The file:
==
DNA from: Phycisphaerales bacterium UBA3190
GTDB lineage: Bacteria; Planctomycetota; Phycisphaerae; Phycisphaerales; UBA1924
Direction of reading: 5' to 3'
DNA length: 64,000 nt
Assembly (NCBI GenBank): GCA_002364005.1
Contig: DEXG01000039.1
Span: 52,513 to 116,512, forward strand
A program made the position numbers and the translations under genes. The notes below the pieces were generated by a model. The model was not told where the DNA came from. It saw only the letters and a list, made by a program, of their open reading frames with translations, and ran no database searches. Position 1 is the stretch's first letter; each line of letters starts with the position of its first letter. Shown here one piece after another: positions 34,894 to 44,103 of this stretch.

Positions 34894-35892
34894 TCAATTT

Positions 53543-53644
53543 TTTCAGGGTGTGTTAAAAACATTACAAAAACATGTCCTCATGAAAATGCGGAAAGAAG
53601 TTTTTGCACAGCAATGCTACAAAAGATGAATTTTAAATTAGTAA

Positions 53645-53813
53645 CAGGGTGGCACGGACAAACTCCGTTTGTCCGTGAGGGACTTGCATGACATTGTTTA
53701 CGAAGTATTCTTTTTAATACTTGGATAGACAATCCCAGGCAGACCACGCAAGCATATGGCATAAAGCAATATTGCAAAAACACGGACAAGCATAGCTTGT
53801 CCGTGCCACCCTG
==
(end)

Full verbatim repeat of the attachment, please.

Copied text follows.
DNA from: Phycisphaerales bacterium UBA3190
GTDB lineage: Bacteria; Planctomycetota; Phycisphaerae; Phycisphaerales; UBA1924
Direction of reading: 5' to 3'
DNA length: 64,000 nt
Assembly (NCBI GenBank): GCA_002364005.1
Contig: DEXG01000039.1
Span: 52,513 to 116,512, forward strand
A program made the position numbers and the translations under genes. The notes below the pieces were generated by a model. The model was not told where the DNA came from. It saw only the letters and a list, made by a program, of their open reading frames with translations, and ran no database searches. Position 1 is the stretch's first letter; each line of letters starts with the position of its first letter. Shown here one piece after another: positions 34,894 to 44,103 of this stretch.

Positions 34894-35892
34894 TCAATTT

Positions 53543-53644
53543 TTTCAGGGTGTGTTAAAAACATTACAAAAACATGTCCTCATGAAAATGCGGAAAGAAG
53601 TTTTTGCACAGCAATGCTACAAAAGATGAATTTTAAATTAGTAA

Positions 53645-53813
53645 CAGGGTGGCACGGACAAACTCCGTTTGTCCGTGAGGGACTTGCATGACATTGTTTA
53701 CGAAGTATTCTTTTTAATACTTGGATAGACAATCCCAGGCAGACCACGCAAGCATATGGCATAAAGCAATATTGCAAAAACACGGACAAGCATAGCTTGT
53801 CCGTGCCACCCTG